They selected the Find the Lost Dollars program as part of a commitment to educate the entire QK staff towards a common goal and language, that would deeply infiltrate their culture and produce short and long term increases in profits and enable growth.
Assessing their current situation
In March of 2017, the leaders at QK surveyed their staff with the Find the Lost Dollars Business Management Assessment. They intended for this anonymous assessment to provide some key insights into areas of the business to focus on for improvements, as well as provide new ideas and feedback from staff to guide their strategy and business decisions.
The results of the assessment showed them that while they were ahead of the A&E industry in some areas, they had gaps in several of the nine areas surveyed. Getting recommendations for improvement in their processes, systems and development of their people was a necessity.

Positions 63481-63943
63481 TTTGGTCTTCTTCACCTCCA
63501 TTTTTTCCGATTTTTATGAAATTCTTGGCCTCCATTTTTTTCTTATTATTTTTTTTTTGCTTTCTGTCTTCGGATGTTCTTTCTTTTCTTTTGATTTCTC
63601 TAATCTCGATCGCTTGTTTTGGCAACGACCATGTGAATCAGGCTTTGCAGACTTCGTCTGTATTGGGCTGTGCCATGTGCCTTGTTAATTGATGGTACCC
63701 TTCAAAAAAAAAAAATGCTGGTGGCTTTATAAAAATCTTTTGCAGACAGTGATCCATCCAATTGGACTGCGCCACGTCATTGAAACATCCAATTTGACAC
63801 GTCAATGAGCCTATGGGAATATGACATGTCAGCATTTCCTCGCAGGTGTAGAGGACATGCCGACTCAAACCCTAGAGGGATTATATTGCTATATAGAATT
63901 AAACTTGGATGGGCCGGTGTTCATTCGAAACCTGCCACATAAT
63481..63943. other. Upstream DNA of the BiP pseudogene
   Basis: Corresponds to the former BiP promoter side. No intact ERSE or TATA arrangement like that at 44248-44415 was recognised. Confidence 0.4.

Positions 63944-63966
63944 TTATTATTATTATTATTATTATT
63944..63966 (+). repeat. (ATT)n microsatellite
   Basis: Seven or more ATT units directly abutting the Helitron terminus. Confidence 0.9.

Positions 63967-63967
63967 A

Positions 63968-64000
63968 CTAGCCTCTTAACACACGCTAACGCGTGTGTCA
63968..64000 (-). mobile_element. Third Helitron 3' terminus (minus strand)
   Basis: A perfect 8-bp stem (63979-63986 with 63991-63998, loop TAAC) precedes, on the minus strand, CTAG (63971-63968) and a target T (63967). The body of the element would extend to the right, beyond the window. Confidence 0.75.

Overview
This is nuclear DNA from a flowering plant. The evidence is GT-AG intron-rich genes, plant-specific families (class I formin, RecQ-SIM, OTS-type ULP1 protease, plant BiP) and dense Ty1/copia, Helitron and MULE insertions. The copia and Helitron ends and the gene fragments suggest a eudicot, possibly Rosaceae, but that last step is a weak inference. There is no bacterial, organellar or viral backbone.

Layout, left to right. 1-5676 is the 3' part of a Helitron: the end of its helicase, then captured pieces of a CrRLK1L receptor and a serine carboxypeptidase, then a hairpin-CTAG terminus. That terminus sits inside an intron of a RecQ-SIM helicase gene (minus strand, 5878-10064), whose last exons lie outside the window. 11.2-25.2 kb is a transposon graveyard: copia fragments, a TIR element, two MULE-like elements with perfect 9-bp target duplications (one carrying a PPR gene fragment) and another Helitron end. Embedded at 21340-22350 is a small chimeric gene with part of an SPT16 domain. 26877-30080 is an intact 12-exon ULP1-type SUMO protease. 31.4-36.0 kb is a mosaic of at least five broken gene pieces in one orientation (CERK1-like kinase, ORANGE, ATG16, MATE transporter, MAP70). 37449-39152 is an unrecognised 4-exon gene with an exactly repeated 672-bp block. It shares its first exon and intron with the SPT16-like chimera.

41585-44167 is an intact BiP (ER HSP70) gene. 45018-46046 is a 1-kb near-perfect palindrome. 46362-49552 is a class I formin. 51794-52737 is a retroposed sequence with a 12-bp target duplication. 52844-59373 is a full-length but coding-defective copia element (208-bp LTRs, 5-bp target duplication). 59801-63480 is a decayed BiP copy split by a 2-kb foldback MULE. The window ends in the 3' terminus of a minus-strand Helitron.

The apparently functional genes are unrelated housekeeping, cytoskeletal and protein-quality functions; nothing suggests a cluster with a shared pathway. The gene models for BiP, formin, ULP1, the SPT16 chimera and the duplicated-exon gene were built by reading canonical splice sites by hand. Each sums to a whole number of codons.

Strategy for Rolling out the Find the Lost Dollars Program
With over 100 employees and multiple offices, QK knew it would be daunting to roll the training out all at once. They took advice from their AEC advisors, as well as previous Find the Lost Dollars participant firms, and decided to break the program implementation into three groups, so each group could build off the success of the prior group and essentially become ambassadors themselves.
The first group the firm chose to put through the training were the project managers. They expected to see the most change and get the most ROI from this group since project managers are the epicenter of the business, touching clients, team members, administration, and management. They knew that they would see the most change and ability to impact others from this group, because where a project manager goes, so goes the projects, and ultimately, the business success of QK.
Six Months of Business Training and Focus
The Find the Lost Dollars Program is made up of ten one-hour online courses. Each course is paired each week or every other week with a group meeting to discuss and apply the content of the course to their firm, projects and clients.